I’ve ordered these falls ranked as easy access according to their distance from downtown Marquette: Starting with the Wright Street Falls, only four miles from downtown, check out Warner Falls, Black River Falls, Laughing Whitefish Falls, Big Pup Creek Falls, Yellow Dog River Falls, and Canyon Falls, which is just over an hour away.
Explore the Iron Ore Heritage Trail
The 47-mile Iron Ore Heritage Trail is an outdoor museum of sorts. It’s a year-round trail that spans the Marquette Iron Range. You can explore this interpretive trail in so many ways — hike, bike, cross-country ski, run, snowmobile, or use off-road vehicles (ORV.) It is an interpretive trail that includes signage telling the story of the role of the iron ore mining industry in Michigan and throughout the United States. What was once the actual rail lines has been built into mile markers and interpretive signage frames. The trail is a great way to explore some of the areas surrounding Marquette. Be aware, the trail surfaces vary from asphalt to crushed limestone and no upgraded surfaces.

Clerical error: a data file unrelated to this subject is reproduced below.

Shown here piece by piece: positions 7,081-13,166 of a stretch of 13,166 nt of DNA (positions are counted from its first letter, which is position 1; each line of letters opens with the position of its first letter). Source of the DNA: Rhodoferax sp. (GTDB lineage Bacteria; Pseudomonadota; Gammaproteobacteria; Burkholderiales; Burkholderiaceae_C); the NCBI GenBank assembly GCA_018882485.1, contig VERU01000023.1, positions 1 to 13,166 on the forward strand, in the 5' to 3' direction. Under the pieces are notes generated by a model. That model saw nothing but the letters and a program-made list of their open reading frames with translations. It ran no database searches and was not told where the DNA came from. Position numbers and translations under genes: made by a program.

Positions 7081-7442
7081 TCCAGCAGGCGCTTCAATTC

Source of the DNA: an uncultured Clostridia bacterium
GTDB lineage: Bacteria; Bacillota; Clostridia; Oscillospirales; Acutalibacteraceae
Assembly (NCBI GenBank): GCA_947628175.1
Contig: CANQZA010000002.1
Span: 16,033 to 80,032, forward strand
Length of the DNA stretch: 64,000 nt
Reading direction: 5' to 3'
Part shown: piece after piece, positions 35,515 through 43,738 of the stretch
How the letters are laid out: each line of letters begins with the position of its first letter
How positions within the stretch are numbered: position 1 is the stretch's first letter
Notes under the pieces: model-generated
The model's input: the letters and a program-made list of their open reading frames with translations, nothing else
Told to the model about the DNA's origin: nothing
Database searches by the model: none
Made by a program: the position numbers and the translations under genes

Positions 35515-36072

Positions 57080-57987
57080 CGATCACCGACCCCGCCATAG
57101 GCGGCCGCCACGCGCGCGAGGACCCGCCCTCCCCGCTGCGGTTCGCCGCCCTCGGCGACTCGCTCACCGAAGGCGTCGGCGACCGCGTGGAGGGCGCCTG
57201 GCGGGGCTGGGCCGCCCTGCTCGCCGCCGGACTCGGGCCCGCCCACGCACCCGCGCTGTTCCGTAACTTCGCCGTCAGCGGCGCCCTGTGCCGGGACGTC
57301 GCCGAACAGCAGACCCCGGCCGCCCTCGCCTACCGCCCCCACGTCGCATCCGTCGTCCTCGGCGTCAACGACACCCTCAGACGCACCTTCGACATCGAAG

View The Northern Lights
You don’t need to travel to Iceland or even Alaska to view the northern lights. Little Presque Isle, Presque Isle, and the M28 turnouts all offer unobstructed views of the aurora. Presque Isle Park is the Upper Peninsula’s only dark sky park, and on Friday and Saturday nights, the park is open until 1 a.m. They turn off the streetlights for an optimal viewing experience.
To improve your chances for seeing the northern lights, study space weather predictions from NOAA Space Weather. To increase the likelihood of seeing the northern lights, go out on nights where the solar wind speeds should be greater than 600, the Ovation Model has a hemispheric power of greater than 30, and the south-pointing Bz is working for you. NOAA Space Weather predictions can assist you in determining this information. And, of course, check the local weather forecast for clear skies.